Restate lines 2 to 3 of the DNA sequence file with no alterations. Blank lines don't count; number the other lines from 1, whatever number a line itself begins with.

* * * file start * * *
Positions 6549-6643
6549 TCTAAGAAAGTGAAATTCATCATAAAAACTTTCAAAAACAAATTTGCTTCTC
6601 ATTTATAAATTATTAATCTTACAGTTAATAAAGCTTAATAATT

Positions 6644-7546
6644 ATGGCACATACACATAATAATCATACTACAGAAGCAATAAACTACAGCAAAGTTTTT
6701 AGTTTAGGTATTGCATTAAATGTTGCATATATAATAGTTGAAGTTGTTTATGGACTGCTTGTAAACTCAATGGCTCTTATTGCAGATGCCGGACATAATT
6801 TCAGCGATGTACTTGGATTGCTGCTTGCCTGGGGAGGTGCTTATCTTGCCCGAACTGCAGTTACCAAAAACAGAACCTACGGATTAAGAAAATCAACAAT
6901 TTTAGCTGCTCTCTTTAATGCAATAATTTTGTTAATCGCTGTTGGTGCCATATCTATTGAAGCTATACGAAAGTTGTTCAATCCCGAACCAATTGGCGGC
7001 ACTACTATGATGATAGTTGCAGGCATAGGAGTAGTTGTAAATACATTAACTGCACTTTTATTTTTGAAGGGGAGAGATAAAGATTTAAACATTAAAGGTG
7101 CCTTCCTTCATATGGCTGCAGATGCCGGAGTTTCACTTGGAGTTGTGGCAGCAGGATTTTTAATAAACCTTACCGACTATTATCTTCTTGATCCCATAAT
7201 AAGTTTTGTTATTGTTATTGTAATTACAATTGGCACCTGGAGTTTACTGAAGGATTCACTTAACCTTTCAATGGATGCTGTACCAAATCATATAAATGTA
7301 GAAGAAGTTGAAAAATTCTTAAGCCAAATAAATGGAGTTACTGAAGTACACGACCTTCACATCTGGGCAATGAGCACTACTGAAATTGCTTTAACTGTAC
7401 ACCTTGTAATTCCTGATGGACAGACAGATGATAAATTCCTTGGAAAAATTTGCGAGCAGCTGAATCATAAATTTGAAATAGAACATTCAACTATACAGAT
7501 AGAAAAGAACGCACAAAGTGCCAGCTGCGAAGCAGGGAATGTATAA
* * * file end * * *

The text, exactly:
6549 TCTAAGAAAGTGAAATTCATCATAAAAACTTTCAAAAACAAATTTGCTTCTC
6601 ATTTATAAATTATTAATCTTACAGTTAATAAAGCTTAATAATT